Troy Loney won a pair of Stanley Cups with the Pittsburgh Penguins and played 12 NHL seasons before retiring in 1995.
Now, almost two decades later, he’s about to get into a different side of the hockey business.
Loney and his wife Aafke will be announced as partial owners of the Youngstown (Ohio) Phantoms junior hockey team on Thursday morning, a source familiar with the situation told City of Champions.
The Phantoms are in the midst of their fifth season in the United States Hockey League, which is considered the top-tier junior-level circuit in America. The USHL differentiates itself from the Canadian major-junior leagues (OHL, QMJHL, WHL) by allowing its players to maintain NCAA eligibility.
Phantom Fireworks founder Bruce Zoldan has served as owner and CEO of the Phantoms since their inception as a North American Hockey League franchise in 2003. The team stepped up to the USHL as an expansion team for the 2009-10 season, making Youngstown’s Covelli Centre its home.
According to the source, the Loneys will also take over day-to-day operations of the franchise, duties that have previously been under the control of Zoldan and his subordinates.
The Loneys’ Phantoms connection began in 2010, when their son Ty joined the team late in its first USHL campaign. Ty, now a junior forward at the University of Denver, played 71 games for Youngstown before moving on to college hockey.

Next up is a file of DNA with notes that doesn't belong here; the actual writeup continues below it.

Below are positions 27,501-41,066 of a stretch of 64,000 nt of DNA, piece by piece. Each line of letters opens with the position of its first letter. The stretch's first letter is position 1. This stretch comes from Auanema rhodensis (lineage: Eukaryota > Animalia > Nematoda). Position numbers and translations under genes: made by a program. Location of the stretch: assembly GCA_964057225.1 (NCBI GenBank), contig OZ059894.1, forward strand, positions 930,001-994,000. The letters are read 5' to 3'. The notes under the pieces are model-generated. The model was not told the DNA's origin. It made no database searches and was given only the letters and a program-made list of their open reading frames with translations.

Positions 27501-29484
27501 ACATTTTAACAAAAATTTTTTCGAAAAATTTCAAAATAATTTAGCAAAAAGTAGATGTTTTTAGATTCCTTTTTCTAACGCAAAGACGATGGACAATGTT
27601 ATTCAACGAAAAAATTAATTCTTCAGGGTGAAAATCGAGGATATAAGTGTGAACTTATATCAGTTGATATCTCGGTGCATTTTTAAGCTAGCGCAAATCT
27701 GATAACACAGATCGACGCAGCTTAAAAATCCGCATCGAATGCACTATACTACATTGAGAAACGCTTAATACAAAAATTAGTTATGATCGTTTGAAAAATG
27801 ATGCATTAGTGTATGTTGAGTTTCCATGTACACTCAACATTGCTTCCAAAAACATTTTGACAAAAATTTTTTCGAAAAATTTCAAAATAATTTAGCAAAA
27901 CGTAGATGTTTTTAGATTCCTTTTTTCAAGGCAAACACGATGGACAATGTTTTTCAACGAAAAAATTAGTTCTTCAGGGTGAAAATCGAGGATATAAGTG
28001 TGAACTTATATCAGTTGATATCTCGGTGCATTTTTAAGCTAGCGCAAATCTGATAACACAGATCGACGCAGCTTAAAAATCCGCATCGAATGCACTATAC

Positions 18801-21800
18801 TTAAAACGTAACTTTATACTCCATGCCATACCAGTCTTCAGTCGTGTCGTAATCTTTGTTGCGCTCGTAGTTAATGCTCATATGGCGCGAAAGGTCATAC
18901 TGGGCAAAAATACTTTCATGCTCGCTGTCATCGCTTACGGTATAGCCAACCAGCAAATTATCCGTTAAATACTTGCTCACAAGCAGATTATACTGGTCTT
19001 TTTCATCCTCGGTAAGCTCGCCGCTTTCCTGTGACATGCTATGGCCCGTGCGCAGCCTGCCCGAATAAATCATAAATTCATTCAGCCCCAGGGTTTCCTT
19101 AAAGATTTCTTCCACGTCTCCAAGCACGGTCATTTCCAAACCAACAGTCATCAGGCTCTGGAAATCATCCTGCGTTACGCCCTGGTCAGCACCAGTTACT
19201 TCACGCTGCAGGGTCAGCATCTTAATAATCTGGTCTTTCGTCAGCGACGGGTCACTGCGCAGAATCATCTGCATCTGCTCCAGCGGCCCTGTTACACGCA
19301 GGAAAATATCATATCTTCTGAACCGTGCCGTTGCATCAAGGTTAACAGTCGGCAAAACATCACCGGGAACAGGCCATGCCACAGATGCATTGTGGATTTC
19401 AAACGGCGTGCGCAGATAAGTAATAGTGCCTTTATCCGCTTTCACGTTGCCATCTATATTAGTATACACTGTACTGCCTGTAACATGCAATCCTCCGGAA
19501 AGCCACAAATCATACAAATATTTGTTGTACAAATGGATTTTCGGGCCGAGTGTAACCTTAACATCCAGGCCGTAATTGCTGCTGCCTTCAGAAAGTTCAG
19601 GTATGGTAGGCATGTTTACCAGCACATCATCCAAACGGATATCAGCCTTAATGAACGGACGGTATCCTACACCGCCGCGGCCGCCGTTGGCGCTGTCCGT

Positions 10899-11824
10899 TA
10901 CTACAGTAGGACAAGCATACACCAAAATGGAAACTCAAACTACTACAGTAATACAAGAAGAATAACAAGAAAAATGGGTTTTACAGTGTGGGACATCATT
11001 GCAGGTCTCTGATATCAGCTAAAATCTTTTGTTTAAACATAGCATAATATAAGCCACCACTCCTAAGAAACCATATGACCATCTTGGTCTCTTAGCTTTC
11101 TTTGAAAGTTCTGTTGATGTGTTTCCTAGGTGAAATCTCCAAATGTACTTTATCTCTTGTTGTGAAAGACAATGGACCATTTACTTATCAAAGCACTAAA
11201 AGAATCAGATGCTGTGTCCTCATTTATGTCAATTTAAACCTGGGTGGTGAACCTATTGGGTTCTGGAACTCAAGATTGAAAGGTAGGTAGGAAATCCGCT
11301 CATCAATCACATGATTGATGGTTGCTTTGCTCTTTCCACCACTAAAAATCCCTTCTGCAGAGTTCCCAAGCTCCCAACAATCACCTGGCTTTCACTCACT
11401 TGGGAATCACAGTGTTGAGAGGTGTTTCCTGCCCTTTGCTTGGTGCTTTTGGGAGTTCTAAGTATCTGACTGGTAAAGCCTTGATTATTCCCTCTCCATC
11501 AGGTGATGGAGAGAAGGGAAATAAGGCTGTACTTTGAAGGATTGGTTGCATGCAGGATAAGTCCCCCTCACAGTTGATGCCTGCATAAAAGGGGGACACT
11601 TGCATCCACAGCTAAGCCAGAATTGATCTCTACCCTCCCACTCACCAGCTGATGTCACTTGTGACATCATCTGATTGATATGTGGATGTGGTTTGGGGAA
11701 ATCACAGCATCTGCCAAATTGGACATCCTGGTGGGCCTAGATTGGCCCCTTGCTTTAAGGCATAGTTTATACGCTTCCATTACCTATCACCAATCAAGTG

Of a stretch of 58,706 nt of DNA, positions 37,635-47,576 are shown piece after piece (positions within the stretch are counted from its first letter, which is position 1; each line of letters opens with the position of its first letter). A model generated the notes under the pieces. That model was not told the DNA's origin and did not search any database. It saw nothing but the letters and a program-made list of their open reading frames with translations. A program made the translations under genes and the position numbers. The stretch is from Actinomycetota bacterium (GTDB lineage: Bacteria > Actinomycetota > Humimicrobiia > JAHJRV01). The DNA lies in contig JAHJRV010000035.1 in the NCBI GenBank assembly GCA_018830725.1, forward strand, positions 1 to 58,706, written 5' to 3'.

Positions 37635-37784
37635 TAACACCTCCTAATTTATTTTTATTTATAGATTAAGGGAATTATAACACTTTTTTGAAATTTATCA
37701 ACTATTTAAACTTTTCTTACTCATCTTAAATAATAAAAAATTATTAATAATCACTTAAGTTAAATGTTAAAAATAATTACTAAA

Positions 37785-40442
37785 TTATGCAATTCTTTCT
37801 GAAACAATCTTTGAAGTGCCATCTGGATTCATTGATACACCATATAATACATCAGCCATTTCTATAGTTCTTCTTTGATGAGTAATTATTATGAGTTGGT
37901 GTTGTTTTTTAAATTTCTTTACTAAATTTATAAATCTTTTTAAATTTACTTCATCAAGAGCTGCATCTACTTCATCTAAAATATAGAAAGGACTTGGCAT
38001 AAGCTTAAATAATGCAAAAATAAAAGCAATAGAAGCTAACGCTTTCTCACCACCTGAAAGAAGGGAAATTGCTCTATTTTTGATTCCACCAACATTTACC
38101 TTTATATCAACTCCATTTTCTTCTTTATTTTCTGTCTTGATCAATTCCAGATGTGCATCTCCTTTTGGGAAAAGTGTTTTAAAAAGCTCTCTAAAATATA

Troy, 50, was selected by the Penguins in the third round of the 1982 NHL Draft. He went on to play 624 regular-season NHL games – 533 of which with Pittsburgh – scoring 197 points in the process. Loney played in every game of the 1991 and ’92 Stanley Cup playoffs, serving in a checking-line role as the Pens claimed back-to-back titles.
Loney was picked up by the Mighty Ducks of Anaheim in the 1993 expansion draft, then finished his playing career in 1995 with the Rangers and Islanders.
It’s on a much smaller scale, but Loney joins old Penguins teammate Mario Lemieux as players-turned-owners.
UPDATE (10:15 a.m.) - The Loneys met the Youngstown-area press Thursday morning at the Covelli Centre.
Troy alluded to the Penguins’ grassroots efforts in western Pennsylvania and the Tri-State Area in describing the possible impact of his family managing the Phantoms.
“The Penguins are very excited about this,” Troy said. “They’re looking to grow hockey in the surrounding area.”
The Phantoms are still seeking a new long-term lease with the Covelli Centre, but Troy reiterated that he and his wife intend to pour every effort into helping junior hockey stick in the Mahoning Valley region.
“I’m looking forward to a long-term partnership,” he said. “We’re committed to this town, and growing the fan base here.”
UPDATE (2 p.m.) - City of Champions reporter Larry Snyder had the opportunity to chat with Aafke Loney about her planned role with the team, her husband’s desire to get back into hockey and how they intend to put their stamp on the franchise: